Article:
Theological Mistakes: God Died

Celtic Cross ChurchI realize that correct theology is not much valued in the church any longer. With deep-seated biblical illiteracy having found a home in congregations and increasingly among church leaders, it is no longer surprising to find things in worship songs or sermons that are askew of what has been considered the traditional teachings of the church. We now receive our theology as “sound bites,” short statements that seem clever and edgy, but often are confusing or misleading to new Christians.

One that I have heard three times in recent months is “God died on the cross for you.” Really? If we follow this logically, it means one of two things. First, it might mean that God is dead, permanently and eternally. Death is death after all, and the only one who could raise someone from the dead (God) is dead, so there is no possibility of overcoming death, even for God. Second, it might mean that God didn’t really die on the cross. The body crucified on the cross may have ceased to function in a living manner (no pulse, breathing, or brain function), but the person (God) retained the power to bring this body back to life.

Either option denies cardinal, foundational principles of the Christian faith. If God is dead because of the crucifixion, there is no one to raise us from the dead and our faith in the resurrection of the dead is futile. If the person on the cross did not fully die, then he was not fully human. In this case, no one has actually died for our sins and we remain in them.  The doctrine of the atonement doesn’t work.

The Bible never teaches that God died on the cross. It tells the story of Jesus Christ, the Son of God, dying on the cross for our sins. Because he was fully human, he died completely. This is why early creedal statements always include the detail of Jesus being buried. You only bury dead people. Jesus was stone cold dead in the tomb for parts of three days. The human Jesus was dependent upon God the Father to raise him from the dead, to restore him to life. The doctrine of the Trinity is admittedly difficult, but we don’t make these difficulties disappear by abandoning a distinction between the Father and the Son. The early church did not see Jesus’ death on the cross as a negation of his divine nature.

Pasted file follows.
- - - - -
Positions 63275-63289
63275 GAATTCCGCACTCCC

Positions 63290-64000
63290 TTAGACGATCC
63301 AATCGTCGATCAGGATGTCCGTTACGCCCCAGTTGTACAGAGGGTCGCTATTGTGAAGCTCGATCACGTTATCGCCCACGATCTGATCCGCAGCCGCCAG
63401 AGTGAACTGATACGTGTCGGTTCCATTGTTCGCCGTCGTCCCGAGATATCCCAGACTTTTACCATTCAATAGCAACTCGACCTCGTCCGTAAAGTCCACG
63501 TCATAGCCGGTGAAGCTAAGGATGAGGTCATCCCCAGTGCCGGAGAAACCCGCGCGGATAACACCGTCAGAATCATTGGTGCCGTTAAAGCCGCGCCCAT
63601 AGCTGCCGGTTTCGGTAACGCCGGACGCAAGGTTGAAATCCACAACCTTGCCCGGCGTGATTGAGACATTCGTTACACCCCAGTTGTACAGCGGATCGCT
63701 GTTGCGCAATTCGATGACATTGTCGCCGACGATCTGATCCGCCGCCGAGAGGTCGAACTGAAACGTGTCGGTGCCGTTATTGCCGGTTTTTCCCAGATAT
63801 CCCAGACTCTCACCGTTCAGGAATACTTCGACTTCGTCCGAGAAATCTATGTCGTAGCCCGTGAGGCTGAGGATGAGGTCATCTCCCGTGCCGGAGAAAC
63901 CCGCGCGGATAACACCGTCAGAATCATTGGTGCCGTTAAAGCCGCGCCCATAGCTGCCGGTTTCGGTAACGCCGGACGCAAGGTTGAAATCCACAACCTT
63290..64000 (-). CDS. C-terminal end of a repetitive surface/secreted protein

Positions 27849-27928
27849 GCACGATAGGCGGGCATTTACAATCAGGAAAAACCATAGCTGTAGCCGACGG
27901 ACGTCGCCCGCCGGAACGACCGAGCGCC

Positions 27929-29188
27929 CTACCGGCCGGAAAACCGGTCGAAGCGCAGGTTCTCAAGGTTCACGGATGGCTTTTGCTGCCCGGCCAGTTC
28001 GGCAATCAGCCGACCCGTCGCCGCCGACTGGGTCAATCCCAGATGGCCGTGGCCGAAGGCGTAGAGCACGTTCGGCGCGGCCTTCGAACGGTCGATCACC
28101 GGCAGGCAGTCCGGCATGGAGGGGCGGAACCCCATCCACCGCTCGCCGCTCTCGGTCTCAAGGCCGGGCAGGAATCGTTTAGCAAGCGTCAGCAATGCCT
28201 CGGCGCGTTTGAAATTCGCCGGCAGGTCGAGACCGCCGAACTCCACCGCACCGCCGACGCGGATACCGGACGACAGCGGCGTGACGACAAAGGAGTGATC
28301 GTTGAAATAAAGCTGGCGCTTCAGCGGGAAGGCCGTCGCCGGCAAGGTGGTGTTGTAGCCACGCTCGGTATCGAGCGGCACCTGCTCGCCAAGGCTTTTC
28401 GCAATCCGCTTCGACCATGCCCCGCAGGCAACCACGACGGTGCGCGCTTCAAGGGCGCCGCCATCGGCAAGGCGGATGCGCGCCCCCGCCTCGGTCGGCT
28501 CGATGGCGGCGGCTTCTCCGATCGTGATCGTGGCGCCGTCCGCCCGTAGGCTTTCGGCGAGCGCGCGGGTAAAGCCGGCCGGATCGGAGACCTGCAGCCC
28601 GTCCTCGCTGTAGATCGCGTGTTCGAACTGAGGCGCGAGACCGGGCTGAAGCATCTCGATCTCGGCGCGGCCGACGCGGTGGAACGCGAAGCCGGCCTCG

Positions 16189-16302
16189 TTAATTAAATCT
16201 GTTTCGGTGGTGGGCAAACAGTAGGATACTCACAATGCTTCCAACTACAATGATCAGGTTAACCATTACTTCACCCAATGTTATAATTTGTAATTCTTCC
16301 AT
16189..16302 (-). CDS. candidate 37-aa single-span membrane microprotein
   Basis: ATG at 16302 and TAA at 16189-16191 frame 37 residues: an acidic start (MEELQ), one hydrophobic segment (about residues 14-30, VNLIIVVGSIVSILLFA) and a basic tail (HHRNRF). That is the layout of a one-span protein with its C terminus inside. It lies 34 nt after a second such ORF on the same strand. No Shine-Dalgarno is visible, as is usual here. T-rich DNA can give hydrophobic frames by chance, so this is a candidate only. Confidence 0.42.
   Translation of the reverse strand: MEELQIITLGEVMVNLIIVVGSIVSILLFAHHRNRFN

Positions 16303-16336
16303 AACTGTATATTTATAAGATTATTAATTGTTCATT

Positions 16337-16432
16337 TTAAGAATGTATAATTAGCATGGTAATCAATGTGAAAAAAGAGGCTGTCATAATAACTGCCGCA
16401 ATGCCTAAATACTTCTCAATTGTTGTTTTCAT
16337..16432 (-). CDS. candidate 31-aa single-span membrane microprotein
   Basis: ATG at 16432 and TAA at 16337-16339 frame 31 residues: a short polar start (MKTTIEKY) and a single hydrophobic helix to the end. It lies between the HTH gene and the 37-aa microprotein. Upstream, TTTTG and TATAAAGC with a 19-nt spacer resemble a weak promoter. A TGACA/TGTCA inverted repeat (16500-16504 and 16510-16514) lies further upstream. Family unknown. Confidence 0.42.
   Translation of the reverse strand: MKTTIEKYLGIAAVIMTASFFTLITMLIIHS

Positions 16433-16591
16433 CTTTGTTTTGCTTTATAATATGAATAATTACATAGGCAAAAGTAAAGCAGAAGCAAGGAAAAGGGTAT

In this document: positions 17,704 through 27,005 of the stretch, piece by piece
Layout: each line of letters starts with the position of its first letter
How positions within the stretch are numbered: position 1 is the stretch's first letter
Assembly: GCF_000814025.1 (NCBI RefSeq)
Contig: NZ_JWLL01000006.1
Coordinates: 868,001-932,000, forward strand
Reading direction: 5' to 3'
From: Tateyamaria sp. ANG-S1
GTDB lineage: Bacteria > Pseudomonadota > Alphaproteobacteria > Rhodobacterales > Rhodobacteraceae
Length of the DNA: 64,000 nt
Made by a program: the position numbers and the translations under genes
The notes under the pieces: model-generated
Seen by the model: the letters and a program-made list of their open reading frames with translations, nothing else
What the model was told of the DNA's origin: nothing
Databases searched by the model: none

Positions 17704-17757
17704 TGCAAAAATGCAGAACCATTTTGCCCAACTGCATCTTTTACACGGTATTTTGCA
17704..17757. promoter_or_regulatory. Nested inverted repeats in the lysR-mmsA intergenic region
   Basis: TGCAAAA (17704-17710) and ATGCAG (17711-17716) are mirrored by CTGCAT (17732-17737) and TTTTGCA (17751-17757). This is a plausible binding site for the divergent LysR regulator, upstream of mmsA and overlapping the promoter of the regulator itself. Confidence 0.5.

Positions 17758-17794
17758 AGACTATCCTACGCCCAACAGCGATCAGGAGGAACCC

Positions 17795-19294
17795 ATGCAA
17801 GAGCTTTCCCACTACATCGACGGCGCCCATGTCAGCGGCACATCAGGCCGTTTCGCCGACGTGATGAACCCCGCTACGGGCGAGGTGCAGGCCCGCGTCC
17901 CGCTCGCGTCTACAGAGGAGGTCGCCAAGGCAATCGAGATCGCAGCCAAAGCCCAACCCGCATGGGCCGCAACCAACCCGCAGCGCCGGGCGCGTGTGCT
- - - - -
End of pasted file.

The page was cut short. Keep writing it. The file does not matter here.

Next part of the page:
So to say, “God loved you so much he died on the cross for you” is a distortion of biblical teaching. To say, “God loved you so much he sent his Son to die on the cross for you” reflects what the church has believed and taught for nearly 2,000 years.

Mark Krause
Nebraska Christian College of Hope International University

The views expressed in this blog post are solely those of its author and not necessarily those of his employer.
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4 thoughts on “Theological Mistakes: God Died

  1. Always love seeing your blog in my inbox. A great reminder that clever, tweetable statements are secondary to good theology! Thanks Dr Krause!

  2. What do you think of And Can It Be..
    That Thou my God shouldst die for me? I know we sing hymns at times that have great poetry but not the best theology.
    Just wondering.

    • Good question, Ann. I will admit that I think this statement seems to fall in the the categories I mention in the blog, but it is a little different for two reasons. First, it never says that “God died,” although this is implied. Second, the hymn seems mainly to be addressing the “Savior,” meaning Jesus Christ, who did die for us. I think this is an allusion to John 20:28 where Thomas exclaims, “My Lord and my God.” This is part of the tension, Jesus is fully God according to orthodox Christian faith. But “God died for you” seems to simplify this too much. As Einstein said, “Everything should be made as simple as possible, but not simpler.”

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